Stringent constraints on use of patients' data are harming researchBMJ 2007; 335 doi: https://doi.org/10.1136/bmj.39412.352558.DB (Published 29 November 2007) Cite this as: BMJ 2007;335:1114
- Clare Dyer, legal correspondent
Bodies that oversee medical research are harming public health by imposing constraints on the use of patients' data that go further than the law demands, doctors were told at a meeting last week organised by the cardiothoracic section of the Royal Society of Medicine.
Charles Warlow, professor of medical neurology at Edinburgh University, quoted David Smith, deputy information commissioner at the UK Information Commissioner's Office, as saying that the Data Protection Act did not necessarily require consent for the use of health information in medical research. Mr Smith had also approved comments by the medical law expert Philip Havers QC that “researchers should be bolder,” Professor Warlow said.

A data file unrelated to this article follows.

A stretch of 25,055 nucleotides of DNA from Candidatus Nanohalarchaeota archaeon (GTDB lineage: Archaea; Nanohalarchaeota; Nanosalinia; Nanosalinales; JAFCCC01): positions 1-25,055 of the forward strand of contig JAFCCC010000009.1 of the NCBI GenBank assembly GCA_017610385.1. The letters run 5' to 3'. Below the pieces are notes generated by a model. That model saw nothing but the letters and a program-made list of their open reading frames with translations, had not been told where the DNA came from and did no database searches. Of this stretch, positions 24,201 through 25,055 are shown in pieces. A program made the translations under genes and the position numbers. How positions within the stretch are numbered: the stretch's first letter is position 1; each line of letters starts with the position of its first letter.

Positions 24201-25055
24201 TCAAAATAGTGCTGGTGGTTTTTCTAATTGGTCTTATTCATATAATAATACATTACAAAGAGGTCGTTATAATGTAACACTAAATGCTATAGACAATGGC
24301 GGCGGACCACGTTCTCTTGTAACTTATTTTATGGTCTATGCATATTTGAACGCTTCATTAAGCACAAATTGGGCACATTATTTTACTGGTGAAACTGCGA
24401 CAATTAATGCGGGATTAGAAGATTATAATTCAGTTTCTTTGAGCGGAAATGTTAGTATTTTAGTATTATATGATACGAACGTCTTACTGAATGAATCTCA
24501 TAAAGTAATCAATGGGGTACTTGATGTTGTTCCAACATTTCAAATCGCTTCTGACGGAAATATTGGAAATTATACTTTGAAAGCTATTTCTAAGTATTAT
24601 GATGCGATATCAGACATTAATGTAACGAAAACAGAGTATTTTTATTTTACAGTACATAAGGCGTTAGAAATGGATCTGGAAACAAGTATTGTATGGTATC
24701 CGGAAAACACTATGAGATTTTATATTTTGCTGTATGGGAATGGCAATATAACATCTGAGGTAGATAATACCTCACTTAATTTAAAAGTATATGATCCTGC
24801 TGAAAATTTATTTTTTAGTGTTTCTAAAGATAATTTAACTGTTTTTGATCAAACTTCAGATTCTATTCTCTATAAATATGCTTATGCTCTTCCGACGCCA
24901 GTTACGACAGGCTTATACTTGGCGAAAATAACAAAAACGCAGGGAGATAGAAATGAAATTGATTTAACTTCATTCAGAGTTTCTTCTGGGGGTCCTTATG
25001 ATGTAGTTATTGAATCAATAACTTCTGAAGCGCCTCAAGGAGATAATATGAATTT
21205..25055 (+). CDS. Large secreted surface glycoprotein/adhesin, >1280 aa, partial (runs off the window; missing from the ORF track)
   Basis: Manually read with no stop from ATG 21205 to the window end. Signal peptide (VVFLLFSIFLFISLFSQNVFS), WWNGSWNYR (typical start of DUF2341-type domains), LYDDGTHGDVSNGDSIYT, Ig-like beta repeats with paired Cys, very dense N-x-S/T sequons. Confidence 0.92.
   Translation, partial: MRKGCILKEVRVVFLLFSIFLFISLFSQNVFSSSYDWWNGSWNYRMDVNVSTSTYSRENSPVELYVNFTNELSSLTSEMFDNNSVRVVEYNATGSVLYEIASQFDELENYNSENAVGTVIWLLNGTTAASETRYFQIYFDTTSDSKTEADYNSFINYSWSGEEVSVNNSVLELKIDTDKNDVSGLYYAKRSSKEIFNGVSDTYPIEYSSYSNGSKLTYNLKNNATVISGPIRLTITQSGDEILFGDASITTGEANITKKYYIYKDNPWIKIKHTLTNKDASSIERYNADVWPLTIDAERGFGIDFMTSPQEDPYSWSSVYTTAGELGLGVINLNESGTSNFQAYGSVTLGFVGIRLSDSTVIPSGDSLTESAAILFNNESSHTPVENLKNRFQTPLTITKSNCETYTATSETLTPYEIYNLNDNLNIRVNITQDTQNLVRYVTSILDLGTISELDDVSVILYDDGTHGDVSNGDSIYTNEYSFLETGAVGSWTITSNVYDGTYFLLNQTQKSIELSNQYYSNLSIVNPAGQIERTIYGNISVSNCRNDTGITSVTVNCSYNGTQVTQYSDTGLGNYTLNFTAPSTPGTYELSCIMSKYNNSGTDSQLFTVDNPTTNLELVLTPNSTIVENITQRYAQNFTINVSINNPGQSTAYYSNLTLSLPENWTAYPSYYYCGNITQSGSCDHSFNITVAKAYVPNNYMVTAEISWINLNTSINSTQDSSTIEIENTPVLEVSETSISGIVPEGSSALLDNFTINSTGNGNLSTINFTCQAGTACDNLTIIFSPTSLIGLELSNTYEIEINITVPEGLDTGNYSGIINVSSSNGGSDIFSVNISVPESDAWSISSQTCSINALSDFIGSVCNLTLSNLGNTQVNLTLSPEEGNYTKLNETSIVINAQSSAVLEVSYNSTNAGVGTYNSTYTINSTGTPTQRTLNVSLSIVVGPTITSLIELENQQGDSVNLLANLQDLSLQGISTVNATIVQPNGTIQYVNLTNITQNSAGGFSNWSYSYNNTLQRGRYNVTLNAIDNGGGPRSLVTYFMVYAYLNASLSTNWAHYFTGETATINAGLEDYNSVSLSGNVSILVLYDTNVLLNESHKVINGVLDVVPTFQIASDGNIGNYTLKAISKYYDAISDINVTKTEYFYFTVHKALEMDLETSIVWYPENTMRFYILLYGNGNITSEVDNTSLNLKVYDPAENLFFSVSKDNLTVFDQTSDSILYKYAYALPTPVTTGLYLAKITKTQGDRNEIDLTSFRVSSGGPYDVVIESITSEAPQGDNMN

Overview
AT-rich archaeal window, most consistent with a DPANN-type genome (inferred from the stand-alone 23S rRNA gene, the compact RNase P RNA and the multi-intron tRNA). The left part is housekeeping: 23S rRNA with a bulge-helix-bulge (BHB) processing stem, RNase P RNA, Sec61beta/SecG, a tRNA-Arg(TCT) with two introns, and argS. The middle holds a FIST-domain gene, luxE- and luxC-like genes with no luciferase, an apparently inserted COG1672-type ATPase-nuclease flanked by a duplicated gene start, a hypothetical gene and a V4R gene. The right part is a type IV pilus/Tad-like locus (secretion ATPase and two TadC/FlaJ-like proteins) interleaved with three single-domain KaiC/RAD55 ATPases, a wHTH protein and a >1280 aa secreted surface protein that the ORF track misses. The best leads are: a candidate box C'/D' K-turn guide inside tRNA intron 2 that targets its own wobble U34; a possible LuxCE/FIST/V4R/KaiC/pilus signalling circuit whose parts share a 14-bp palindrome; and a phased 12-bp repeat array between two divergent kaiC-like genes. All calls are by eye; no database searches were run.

Mr Havers had said at a symposium in 2006: “The courts are likely to …